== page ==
4. (intransitive) To be a servant or worker; to perform the duties of a servant or employee; to render service. [from 14thc.]
        • 1673, John Milton, On His Blindness:
          They also serve who only stand and wait.
      5. (transitive) To set down (food or drink) on the table to be eaten; to bring (food, drink) to a person. [from 15thc.]
        • 2009, Dominic A Pacyga, Chicago: A Biography, p.195:
          About twenty minutes after waiters served the soup, a guest got up and left.
    2. (transitive, archaic) To treat (someone) in a given manner. [from 13thc.]
      • 1924, H. Rider Haggard, Belshazzar
        I mock them all who have served me ill of late and chiefly this cheat of Judah, whose temple we have plundered and whose golden vessels are my wash-pots.
    3. (transitive, archaic) To be suitor to; to be the lover of. [from 14thc.]
    4. To be effective.
      1. (transitive) To be useful to; to meet the needs of. [from 14thc.]
        • 2010 October 12, Lloyd Marcus, The Guardian
          So, while the sycophantic liberal media calls any and all opposition to Obama racist, they give Obama carte blanche to exploit his race whenever it serves his purpose.
      2. (intransitive) To have a given use or purpose; to function for something or to do something. [from 14thc.]
        • 2011 January 27, “Borgata bust”, The Economist
          The bust also served to remind the public that the Mafia is not harmless.
      3. (intransitive) To usefully take the place as, instead of something else. [from 14thc.]
        • 2010 April 20, “Not up in the air”, The Economist
          Maybe the volcanic eruption will serve as a wake-up call to such companies that they need to modernise their risk management.
    5. (transitive, law) To deliver a document.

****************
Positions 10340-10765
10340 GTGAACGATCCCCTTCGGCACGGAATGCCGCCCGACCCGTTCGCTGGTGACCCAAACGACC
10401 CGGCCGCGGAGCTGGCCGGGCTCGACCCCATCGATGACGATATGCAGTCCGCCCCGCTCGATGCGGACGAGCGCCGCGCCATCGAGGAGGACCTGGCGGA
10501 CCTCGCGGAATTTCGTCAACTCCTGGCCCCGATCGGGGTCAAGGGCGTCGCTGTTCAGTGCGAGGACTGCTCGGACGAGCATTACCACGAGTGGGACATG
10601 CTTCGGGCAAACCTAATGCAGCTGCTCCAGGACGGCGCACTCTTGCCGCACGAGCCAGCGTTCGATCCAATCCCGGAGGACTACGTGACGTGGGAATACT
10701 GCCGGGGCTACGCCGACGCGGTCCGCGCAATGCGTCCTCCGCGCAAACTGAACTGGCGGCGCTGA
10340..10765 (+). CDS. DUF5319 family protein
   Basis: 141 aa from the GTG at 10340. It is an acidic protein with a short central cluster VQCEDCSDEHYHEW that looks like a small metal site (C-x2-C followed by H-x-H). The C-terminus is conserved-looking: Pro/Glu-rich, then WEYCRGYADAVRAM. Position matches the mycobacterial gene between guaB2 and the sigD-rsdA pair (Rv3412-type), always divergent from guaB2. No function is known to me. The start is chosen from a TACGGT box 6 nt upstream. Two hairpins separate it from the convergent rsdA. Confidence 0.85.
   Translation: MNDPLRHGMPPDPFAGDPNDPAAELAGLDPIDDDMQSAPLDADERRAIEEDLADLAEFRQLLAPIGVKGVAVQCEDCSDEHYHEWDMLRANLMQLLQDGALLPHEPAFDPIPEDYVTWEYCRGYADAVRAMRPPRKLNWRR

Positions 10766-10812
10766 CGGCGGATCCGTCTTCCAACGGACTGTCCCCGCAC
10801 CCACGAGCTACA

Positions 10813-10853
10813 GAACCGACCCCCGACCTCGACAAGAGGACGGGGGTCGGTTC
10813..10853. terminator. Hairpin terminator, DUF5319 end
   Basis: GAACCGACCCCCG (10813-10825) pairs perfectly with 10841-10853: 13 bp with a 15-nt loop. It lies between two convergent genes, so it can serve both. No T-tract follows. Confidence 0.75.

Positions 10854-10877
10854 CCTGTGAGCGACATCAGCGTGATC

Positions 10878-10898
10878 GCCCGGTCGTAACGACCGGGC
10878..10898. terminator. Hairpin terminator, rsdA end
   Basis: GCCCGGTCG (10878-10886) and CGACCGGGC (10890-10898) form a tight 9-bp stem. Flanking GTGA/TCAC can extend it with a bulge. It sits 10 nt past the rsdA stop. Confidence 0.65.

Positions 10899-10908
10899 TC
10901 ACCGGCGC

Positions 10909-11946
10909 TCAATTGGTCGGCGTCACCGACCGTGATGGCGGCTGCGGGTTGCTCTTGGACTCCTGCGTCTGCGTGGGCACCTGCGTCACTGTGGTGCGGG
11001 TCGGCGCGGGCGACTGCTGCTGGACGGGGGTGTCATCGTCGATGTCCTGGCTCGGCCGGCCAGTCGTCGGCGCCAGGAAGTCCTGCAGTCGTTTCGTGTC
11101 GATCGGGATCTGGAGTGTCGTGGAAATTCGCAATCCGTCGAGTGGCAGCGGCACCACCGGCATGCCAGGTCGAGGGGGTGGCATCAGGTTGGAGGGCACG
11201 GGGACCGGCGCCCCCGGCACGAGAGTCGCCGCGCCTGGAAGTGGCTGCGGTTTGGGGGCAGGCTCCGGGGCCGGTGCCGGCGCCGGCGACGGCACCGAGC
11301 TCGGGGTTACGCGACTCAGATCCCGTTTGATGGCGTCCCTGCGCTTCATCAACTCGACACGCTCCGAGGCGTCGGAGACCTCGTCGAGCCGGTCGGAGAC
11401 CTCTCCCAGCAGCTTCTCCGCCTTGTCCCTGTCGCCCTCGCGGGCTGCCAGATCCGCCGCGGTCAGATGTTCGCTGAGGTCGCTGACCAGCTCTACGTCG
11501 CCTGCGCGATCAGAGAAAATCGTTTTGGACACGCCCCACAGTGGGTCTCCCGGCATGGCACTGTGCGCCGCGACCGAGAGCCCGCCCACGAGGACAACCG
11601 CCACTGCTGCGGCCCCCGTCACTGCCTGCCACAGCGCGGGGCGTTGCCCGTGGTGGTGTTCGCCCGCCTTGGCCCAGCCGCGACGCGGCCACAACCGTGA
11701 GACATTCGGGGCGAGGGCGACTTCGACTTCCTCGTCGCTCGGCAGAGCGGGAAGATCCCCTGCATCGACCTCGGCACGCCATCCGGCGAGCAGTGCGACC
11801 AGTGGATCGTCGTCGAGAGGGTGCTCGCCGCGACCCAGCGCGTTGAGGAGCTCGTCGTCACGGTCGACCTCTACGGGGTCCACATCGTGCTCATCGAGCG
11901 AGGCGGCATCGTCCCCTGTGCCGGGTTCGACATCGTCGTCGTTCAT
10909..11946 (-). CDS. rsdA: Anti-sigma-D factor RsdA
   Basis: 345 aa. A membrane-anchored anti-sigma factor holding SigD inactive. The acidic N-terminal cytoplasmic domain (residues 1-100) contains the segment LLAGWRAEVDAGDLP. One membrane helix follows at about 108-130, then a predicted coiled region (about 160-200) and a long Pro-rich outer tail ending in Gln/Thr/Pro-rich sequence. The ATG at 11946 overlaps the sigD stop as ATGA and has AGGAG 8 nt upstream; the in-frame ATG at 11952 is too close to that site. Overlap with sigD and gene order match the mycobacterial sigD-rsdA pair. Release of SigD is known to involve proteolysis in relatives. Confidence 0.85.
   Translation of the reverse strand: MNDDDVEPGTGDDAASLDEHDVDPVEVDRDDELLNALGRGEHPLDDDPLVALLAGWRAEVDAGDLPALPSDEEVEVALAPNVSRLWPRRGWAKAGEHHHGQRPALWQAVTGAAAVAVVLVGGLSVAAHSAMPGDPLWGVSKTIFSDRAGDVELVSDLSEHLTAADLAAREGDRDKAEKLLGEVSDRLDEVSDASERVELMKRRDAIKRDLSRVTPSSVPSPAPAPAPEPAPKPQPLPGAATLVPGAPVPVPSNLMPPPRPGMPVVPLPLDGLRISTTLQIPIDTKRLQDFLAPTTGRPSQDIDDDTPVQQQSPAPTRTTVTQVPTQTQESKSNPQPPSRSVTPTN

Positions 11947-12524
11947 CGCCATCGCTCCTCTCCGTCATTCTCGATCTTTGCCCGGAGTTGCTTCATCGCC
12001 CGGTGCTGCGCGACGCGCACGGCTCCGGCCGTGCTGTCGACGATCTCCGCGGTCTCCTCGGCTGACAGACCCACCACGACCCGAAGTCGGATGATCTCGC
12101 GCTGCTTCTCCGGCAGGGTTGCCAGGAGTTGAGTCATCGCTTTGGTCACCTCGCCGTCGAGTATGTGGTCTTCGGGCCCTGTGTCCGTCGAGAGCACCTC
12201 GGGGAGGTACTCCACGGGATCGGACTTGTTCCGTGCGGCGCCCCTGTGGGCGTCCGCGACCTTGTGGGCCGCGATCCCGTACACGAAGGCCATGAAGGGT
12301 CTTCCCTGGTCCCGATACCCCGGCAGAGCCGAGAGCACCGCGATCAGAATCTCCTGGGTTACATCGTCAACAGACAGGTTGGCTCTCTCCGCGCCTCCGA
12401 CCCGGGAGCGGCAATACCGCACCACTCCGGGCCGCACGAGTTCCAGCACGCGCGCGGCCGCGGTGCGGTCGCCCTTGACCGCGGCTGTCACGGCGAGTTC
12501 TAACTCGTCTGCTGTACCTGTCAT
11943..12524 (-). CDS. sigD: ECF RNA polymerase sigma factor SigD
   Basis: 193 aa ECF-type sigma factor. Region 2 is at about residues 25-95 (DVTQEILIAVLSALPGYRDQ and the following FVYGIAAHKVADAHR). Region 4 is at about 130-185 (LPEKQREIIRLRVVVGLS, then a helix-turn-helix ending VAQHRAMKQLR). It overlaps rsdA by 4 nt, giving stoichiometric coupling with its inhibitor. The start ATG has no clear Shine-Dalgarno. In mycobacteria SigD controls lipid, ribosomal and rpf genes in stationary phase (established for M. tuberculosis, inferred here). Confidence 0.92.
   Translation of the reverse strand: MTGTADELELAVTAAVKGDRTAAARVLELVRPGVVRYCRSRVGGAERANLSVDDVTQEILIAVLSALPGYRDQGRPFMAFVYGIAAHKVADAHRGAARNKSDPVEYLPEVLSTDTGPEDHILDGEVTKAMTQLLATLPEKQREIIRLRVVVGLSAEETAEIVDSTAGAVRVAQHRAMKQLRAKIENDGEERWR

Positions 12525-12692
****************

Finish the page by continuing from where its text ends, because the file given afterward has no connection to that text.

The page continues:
1. To officially deliver (a legal notice, summons etc.). [from 15thc.]
        • 2008 April, Pamela Colloff, The Fire That Time, Texas Monthly; Austin: Emmis Publishing, p.158:
          On the morning of February 28, 1993, ATF agents gathered at a staging area near Waco and prepared to serve a search warrant on the Branch Davidians’ residence.
      2. To make legal service upon (a person named in a writ, summons, etc.)
    6. (transitive, intransitive, sports) To lead off with the first delivery over the net in tennis, volleyball, ping pong, badminton etc. [from 16thc.]
      • 2007, Rob Antoun, Women’s Tennis Tactics, p.2:
        In women’s tennis the need to serve more effectively has become greater in recent years because the game is being played more aggressively, and rallies are becoming shorter as a result.
    7. (transitive) To copulate with (of male animals); to cover. [from 16thc.]
      • 1996, Puck Bonnier et al., Dairy Cattle Husbandry, Agromisa Foundation 2004
        Conception means that a cow is served by a bull and that she becomes pregnant.
    8. (intransitive) To be in military service. [from 16thc.]
      • 2007 May 16, Peter Walker, The Guardian
        Some reports suggested he would quit the army if he was not allowed to serve abroad in a war zone.
    9. (transitive, military) To work, to operate (a weapon). [from 18thc.]
      • 1864, Horace Greeley, The American Conflict
        John T. Greble, of the 2d regular artillery, was likewise killed instantly by a ball through the head, while serving his gun in the face of the foe.
    10. (transitive) To work through (a given period of time in prison, a sentence). [from 19thc.]